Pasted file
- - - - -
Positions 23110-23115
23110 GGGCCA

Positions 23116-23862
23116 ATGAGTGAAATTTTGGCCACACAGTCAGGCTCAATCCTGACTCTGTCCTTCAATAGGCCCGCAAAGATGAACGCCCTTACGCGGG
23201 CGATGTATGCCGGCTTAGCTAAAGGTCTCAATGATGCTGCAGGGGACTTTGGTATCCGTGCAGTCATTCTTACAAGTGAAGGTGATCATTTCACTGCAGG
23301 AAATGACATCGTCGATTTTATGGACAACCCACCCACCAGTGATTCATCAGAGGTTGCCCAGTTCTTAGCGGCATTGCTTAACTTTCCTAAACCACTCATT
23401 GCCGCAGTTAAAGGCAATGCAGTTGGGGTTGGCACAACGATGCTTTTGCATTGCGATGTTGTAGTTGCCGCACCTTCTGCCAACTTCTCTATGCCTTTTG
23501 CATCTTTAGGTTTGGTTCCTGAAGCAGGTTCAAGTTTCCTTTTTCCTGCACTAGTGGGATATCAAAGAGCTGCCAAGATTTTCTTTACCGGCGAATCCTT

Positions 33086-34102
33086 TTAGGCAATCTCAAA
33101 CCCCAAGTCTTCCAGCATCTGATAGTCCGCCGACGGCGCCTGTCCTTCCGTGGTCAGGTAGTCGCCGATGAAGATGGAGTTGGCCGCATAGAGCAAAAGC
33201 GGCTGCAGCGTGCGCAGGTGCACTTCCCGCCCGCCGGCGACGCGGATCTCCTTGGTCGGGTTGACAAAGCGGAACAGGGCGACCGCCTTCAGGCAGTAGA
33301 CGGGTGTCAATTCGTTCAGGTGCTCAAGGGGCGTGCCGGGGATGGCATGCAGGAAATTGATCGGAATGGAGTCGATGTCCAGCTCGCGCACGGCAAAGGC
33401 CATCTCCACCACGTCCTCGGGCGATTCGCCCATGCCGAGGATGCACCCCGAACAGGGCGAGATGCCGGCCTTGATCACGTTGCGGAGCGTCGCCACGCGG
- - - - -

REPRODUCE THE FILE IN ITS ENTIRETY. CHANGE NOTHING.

Positions 23110-23115
23110 GGGCCA

Positions 23116-23862
23116 ATGAGTGAAATTTTGGCCACACAGTCAGGCTCAATCCTGACTCTGTCCTTCAATAGGCCCGCAAAGATGAACGCCCTTACGCGGG
23201 CGATGTATGCCGGCTTAGCTAAAGGTCTCAATGATGCTGCAGGGGACTTTGGTATCCGTGCAGTCATTCTTACAAGTGAAGGTGATCATTTCACTGCAGG
23301 AAATGACATCGTCGATTTTATGGACAACCCACCCACCAGTGATTCATCAGAGGTTGCCCAGTTCTTAGCGGCATTGCTTAACTTTCCTAAACCACTCATT
23401 GCCGCAGTTAAAGGCAATGCAGTTGGGGTTGGCACAACGATGCTTTTGCATTGCGATGTTGTAGTTGCCGCACCTTCTGCCAACTTCTCTATGCCTTTTG
23501 CATCTTTAGGTTTGGTTCCTGAAGCAGGTTCAAGTTTCCTTTTTCCTGCACTAGTGGGATATCAAAGAGCTGCCAAGATTTTCTTTACCGGCGAATCCTT

Positions 33086-34102
33086 TTAGGCAATCTCAAA
33101 CCCCAAGTCTTCCAGCATCTGATAGTCCGCCGACGGCGCCTGTCCTTCCGTGGTCAGGTAGTCGCCGATGAAGATGGAGTTGGCCGCATAGAGCAAAAGC
33201 GGCTGCAGCGTGCGCAGGTGCACTTCCCGCCCGCCGGCGACGCGGATCTCCTTGGTCGGGTTGACAAAGCGGAACAGGGCGACCGCCTTCAGGCAGTAGA
33301 CGGGTGTCAATTCGTTCAGGTGCTCAAGGGGCGTGCCGGGGATGGCATGCAGGAAATTGATCGGAATGGAGTCGATGTCCAGCTCGCGCACGGCAAAGGC
33401 CATCTCCACCACGTCCTCGGGCGATTCGCCCATGCCGAGGATGCACCCCGAACAGGGCGAGATGCCGGCCTTGATCACGTTGCGGAGCGTCGCCACGCGG